Further south, suspected Fulani herdsmen on Monday killed at least 10 Christians who had sought shelter at a camp. The same day, Niger state Gov. Abubakar Bello confirmed that Boko Haram insurgents attacked and hoisted flags in two communities. The fighting has displaced more than 3,000 people. The state is about 86 miles from the capital, Abuja. “If care is not taken, even Abuja is not safe,” Bello said. “We have been saying this for long.” —O.O.
Another year in prison
Iran has sentenced an Iranian-British woman to another year in prison after she already served a five-year sentence, her lawyer said on Monday.
Iranian authorities first detained Nazanin Zaghari-Ratcliffe in 2016 and accused her of plotting against the government. Her family insists she was visiting relatives with her daughter. The government is now accusing her of participating in a protest outside the Iranian Embassy in London in 2009. Zaghari-Ratcliffe previously worked as a project manager with Thomson Reuters Foundation, the philanthropic branch of the news agency based in London.
Her husband, Richard Ratcliffe, said he would appeal the ruling.
Iran is in the middle of negotiations with world powers to revive a crumbling nuclear deal. Zaghari-Ratcliffe’s family has also linked the case to talks over a debt Britain owed Iran for failing to deliver Chieftain tanks in 1979.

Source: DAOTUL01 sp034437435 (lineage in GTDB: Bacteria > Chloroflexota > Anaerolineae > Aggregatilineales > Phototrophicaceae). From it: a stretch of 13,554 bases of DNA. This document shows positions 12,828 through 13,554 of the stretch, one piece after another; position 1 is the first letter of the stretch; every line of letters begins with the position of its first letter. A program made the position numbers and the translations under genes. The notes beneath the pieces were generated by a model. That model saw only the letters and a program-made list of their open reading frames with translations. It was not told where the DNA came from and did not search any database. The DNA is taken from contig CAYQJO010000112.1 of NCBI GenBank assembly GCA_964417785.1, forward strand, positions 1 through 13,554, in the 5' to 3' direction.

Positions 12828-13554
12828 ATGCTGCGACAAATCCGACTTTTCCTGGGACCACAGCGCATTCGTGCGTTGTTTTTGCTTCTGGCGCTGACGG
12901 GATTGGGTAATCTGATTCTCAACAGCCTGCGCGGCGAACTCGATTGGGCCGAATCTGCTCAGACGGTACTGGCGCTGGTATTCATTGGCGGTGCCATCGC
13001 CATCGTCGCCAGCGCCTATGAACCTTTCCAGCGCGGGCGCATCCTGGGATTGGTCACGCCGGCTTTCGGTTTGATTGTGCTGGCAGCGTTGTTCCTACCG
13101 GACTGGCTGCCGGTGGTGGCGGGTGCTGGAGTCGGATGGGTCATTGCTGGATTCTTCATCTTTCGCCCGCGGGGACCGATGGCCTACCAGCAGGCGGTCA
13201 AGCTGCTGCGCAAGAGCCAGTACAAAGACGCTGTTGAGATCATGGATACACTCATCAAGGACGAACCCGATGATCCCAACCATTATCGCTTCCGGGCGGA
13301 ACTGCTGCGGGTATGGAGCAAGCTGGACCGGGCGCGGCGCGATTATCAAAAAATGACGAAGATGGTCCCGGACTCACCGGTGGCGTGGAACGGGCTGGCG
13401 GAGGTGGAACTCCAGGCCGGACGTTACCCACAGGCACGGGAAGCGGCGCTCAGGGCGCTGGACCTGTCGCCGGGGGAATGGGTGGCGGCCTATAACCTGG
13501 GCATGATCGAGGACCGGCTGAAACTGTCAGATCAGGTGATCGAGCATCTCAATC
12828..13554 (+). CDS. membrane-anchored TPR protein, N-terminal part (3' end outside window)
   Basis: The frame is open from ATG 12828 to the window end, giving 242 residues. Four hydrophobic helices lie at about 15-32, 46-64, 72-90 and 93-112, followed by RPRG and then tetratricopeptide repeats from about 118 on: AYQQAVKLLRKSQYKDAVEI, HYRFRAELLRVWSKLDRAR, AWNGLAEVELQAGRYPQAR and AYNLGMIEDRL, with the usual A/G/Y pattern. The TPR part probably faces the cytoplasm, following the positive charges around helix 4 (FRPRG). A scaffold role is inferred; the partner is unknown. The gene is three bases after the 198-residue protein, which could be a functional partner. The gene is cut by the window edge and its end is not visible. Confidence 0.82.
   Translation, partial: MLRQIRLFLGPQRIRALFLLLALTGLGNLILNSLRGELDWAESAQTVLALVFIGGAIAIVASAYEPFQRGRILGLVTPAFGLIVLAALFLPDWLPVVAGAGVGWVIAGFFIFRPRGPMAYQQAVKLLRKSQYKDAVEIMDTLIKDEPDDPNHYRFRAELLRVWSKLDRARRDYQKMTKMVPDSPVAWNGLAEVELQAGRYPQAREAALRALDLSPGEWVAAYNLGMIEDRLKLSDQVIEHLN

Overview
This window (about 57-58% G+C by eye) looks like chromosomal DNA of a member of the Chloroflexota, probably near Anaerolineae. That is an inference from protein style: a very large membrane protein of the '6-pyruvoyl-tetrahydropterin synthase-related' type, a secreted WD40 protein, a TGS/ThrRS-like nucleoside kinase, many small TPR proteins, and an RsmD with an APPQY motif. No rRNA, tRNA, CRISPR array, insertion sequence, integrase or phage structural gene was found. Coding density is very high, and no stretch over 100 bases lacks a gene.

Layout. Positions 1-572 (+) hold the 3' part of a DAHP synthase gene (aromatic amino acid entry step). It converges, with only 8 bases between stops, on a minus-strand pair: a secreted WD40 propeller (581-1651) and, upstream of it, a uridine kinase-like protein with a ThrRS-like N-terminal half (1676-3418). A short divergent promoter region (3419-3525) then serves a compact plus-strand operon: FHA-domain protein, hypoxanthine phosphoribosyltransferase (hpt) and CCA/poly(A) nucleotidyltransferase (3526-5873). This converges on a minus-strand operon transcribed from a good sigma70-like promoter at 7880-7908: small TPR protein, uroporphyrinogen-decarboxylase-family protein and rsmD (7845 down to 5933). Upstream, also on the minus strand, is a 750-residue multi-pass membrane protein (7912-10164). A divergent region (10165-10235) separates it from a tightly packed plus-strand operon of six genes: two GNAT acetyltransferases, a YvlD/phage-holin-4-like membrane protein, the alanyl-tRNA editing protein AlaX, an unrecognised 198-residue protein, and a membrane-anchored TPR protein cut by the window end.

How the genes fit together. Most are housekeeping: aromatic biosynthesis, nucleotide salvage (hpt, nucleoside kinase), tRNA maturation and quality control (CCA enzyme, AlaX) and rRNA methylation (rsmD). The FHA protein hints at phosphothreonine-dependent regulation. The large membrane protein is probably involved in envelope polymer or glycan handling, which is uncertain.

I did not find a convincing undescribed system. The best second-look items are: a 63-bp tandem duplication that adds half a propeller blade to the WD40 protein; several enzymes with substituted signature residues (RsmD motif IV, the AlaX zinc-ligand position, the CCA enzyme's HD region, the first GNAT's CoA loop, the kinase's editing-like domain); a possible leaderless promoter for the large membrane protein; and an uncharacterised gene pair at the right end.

U.K. Foreign Secretary Dominic Raab denounced the sentences as “a totally inhumane and wholly unjustified decision.” —O.O.
About 130 migrants drowned in the Mediterranean last week after their rubber boat capsized in stormy waters as they tried to reach Europe.
Alarm Phone, a migrant hotline service, said it remained in contact with the boat in distress for hours and shared its real-time coordinates with European and Libyan authorities. The group said EU authorities pointed them to the Libyan coastguards, who refused to respond. The coast guard later said the bad weather and other rescue operations prevented it from responding.
The migrants drowned by the time the volunteer rescue Ocean Viking ship got there. “The people could have been rescued but all authorities knowingly left them to die at sea,” the group said.
On Sunday, Pope Francis called the incident “a moment of shame.” “Let us pray … for those who can help but who prefer to look the other way,” he said to a gathering in St. Peter’s Square. —O.O.
If you enjoyed this article and would like to support WORLD's brand of Biblically sound journalism, click here.